Once upon a time Manchester United’s fixtures against Tottenham Hotspur were settled before a ball was kicked. United’s record at White Hart Lane is excellent – and the side has not lost there since 2001. However, long gone are the days when Sir Alex Ferguson could construct Tottenham’s downfall with three simple words: “Lads… It’s Tottenham.” It doesn’t do the North London side justice; the balance of power is shifting in the Premier League.
“Lads… It’s Tottenham” doesn’t do this current United side justice either. The confident swagger oozing from the Reds has long gone too, replaced by mediocre football and an atmosphere of relentless fear foster by an outdated manager. Spurs are now everything United used to be. To say that it hurts is an understatement.
The North London side has struck gold with manager Mauricio Pochettino, whose policy of counter-attacking, free-flowing football is at odds with Louis van Gaal’s still mysterious philosophy. Tottenham, like the United sides of days gone by, is built on a young English spine, with speed, strength and technical ability in abundance. Eric Dier, Deli Alli and Harry Kane have already become England’s present, never mind the future. Alli and Kane, in particular, earned high praise from observers in recent England games. Indeed, Ferguson described Ali as “the best English talent since Paul Gascoigne.”
Pochettino and Van Gaal do share some beliefs, such as a trust in youth, although the Argentine encourages his young players to express themselves with devastating results. Van Gaal, in contrast, stifles and over-coaches his players to the point where all confidence is lost. See Adnan Januzaj, James Wilson and Andreas Pereira for evidence.
Pochettino has taken Spurs to the next level, finally challenging for the title after years of under-achievement as the Premier League’s ‘nearly men.’ Van Gaal has managed to underachieve despite an outlay of £250 million since he took charge in 2014. Daniel Levy was reportedly furious at how at how United stole the Dutchman from under his nose two summers ago; one can only imagine the relief the Spurs chairman will feel as the two sides take to the White Hart Lane pitch on Sunday.
Despite the significantly different paths the two clubs have taken this year United fans should remain confident. In addition to the Reds having a sound record at Spurs, United has also won four of the last five league games this season. Pochettino also boasts a surprisingly poor record against United, having failed to win any of the six Premier League matches in which he has faced the Reds.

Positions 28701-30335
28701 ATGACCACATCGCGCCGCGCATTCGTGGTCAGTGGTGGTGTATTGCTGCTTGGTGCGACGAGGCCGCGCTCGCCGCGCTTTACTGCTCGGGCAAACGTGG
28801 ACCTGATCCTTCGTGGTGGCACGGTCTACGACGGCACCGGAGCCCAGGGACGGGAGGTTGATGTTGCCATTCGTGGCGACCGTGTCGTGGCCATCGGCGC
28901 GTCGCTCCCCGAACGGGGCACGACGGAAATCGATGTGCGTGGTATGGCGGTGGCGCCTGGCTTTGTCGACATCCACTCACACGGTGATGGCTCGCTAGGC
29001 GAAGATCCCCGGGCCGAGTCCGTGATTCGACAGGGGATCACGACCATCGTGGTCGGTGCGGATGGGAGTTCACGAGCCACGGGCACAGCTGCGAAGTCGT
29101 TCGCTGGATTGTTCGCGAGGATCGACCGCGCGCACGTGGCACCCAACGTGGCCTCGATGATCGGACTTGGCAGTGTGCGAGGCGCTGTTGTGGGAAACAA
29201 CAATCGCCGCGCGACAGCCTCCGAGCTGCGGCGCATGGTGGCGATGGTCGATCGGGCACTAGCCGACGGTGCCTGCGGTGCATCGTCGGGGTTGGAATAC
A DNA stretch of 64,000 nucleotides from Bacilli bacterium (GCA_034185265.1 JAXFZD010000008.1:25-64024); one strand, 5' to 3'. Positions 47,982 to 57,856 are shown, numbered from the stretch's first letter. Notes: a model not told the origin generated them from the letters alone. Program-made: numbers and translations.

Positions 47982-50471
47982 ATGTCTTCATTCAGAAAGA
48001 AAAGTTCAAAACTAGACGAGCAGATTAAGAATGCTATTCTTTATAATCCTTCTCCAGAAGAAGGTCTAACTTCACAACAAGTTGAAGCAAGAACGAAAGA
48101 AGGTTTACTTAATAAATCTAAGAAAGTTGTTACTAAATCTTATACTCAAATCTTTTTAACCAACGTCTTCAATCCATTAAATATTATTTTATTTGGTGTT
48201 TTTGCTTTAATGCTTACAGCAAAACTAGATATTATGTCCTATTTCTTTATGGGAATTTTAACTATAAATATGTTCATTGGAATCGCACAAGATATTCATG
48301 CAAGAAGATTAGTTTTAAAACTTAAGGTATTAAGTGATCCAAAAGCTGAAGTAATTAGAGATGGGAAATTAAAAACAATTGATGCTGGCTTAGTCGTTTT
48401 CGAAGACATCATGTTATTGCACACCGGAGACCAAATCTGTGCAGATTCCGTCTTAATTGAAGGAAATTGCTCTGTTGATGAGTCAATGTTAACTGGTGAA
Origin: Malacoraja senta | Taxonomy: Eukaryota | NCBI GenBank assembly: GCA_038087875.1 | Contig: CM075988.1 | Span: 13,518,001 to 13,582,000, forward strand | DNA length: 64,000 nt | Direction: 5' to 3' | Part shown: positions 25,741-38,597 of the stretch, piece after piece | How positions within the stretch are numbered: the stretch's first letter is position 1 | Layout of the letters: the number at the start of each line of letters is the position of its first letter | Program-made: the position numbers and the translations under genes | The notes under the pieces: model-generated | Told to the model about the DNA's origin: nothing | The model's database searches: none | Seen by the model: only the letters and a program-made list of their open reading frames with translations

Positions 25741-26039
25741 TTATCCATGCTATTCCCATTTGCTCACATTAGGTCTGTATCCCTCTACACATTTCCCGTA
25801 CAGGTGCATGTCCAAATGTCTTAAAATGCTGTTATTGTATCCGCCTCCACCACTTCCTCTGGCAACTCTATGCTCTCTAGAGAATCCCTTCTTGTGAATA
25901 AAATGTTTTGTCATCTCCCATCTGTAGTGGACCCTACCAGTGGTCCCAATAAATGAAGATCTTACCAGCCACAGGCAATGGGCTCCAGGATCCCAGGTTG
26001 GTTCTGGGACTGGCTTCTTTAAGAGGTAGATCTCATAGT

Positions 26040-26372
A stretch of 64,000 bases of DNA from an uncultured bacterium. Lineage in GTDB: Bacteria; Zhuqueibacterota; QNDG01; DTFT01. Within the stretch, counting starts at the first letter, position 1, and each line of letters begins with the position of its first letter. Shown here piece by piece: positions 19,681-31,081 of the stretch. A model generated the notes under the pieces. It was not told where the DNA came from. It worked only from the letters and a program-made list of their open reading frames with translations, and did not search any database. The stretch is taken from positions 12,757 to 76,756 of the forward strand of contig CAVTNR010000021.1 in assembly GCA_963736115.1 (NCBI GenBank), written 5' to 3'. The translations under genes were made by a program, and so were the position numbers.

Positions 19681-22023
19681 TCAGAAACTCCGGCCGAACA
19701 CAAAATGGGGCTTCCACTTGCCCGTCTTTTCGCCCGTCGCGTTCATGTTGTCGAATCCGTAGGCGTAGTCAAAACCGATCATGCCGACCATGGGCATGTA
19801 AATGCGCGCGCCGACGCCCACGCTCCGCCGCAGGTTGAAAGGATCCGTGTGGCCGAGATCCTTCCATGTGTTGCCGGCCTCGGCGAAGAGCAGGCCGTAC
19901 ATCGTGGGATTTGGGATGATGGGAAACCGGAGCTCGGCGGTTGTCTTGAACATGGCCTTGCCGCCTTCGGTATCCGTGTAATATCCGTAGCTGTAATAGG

United’s fixture against Spurs was the catalyst for last year’s push for the top four when it looked increasingly likely that the Reds would miss out. Tottenham travelled to Old Trafford as the favourites that day, with United stuck in a run of poor form. Many pundits suggested a loss would signal the end of United’s top four challenge, but the Reds won the game within 30 minutes, with goals from Marouane Fellaini, Michael Carrick and Wayne Rooney sparking a run of six impressive wins on the bounce. One year on, Van Gaal finds his team in a similar situation, although even the most optimistic fans might struggle to foresee a repeating history.
As United chase the top four, Spurs chase the title. Leaders Leicester City kick off Super Sunday at Sunderland at 1pm, meaning Tottenham will know the result before play begins at White Hart Lane. The pressure is on Spurs, who know that regardless of Leicester’s result, the home side must win if the title is to be secured.
“You need to believe in football that things can change,” Pochettino said. “It is important for us to be focused and prepared but we can’t play when Leicester play. We can only do our job and be focussed on the three points, there are six games ahead and anything can happen.”
The Argentine’s nerves are understandable ahead of his side’s biggest game of the season. Should Spurs win Pochettino’s side will remain in the title race for another week. In contrast, a loss could leave Spurs 10 points behind Leicester with only six games to play. Meanwhile, Van Gaal is keen to up the pressure, claiming that for once all eyes are on Tottenham this Sunday.